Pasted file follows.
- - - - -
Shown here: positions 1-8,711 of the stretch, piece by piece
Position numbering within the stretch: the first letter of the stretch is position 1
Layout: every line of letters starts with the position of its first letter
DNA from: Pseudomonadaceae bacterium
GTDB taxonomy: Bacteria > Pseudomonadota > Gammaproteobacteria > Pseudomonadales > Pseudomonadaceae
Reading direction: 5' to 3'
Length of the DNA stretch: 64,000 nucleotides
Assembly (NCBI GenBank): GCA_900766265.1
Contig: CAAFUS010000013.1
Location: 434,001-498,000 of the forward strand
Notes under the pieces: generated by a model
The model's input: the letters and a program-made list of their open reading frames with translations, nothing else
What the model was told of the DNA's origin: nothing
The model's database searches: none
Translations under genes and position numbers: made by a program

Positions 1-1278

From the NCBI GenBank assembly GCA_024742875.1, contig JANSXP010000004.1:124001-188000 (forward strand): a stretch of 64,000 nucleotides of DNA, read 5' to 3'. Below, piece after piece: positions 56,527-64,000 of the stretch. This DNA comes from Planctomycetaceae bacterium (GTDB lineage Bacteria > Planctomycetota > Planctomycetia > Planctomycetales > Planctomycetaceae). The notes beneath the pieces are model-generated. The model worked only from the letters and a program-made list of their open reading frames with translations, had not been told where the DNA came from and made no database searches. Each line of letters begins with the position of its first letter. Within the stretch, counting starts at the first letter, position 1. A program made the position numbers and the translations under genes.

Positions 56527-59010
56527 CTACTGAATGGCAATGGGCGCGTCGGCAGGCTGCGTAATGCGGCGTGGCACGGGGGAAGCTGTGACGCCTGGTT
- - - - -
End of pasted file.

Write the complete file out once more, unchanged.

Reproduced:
Shown here: positions 1-8,711 of the stretch, piece by piece
Position numbering within the stretch: the first letter of the stretch is position 1
Layout: every line of letters starts with the position of its first letter
DNA from: Pseudomonadaceae bacterium
GTDB taxonomy: Bacteria > Pseudomonadota > Gammaproteobacteria > Pseudomonadales > Pseudomonadaceae
Reading direction: 5' to 3'
Length of the DNA stretch: 64,000 nucleotides
Assembly (NCBI GenBank): GCA_900766265.1
Contig: CAAFUS010000013.1
Location: 434,001-498,000 of the forward strand
Notes under the pieces: generated by a model
The model's input: the letters and a program-made list of their open reading frames with translations, nothing else
What the model was told of the DNA's origin: nothing
The model's database searches: none
Translations under genes and position numbers: made by a program

Positions 1-1278

From the NCBI GenBank assembly GCA_024742875.1, contig JANSXP010000004.1:124001-188000 (forward strand): a stretch of 64,000 nucleotides of DNA, read 5' to 3'. Below, piece after piece: positions 56,527-64,000 of the stretch. This DNA comes from Planctomycetaceae bacterium (GTDB lineage Bacteria > Planctomycetota > Planctomycetia > Planctomycetales > Planctomycetaceae). The notes beneath the pieces are model-generated. The model worked only from the letters and a program-made list of their open reading frames with translations, had not been told where the DNA came from and made no database searches. Each line of letters begins with the position of its first letter. Within the stretch, counting starts at the first letter, position 1. A program made the position numbers and the translations under genes.

Positions 56527-59010
56527 CTACTGAATGGCAATGGGCGCGTCGGCAGGCTGCGTAATGCGGCGTGGCACGGGGGAAGCTGTGACGCCTGGTT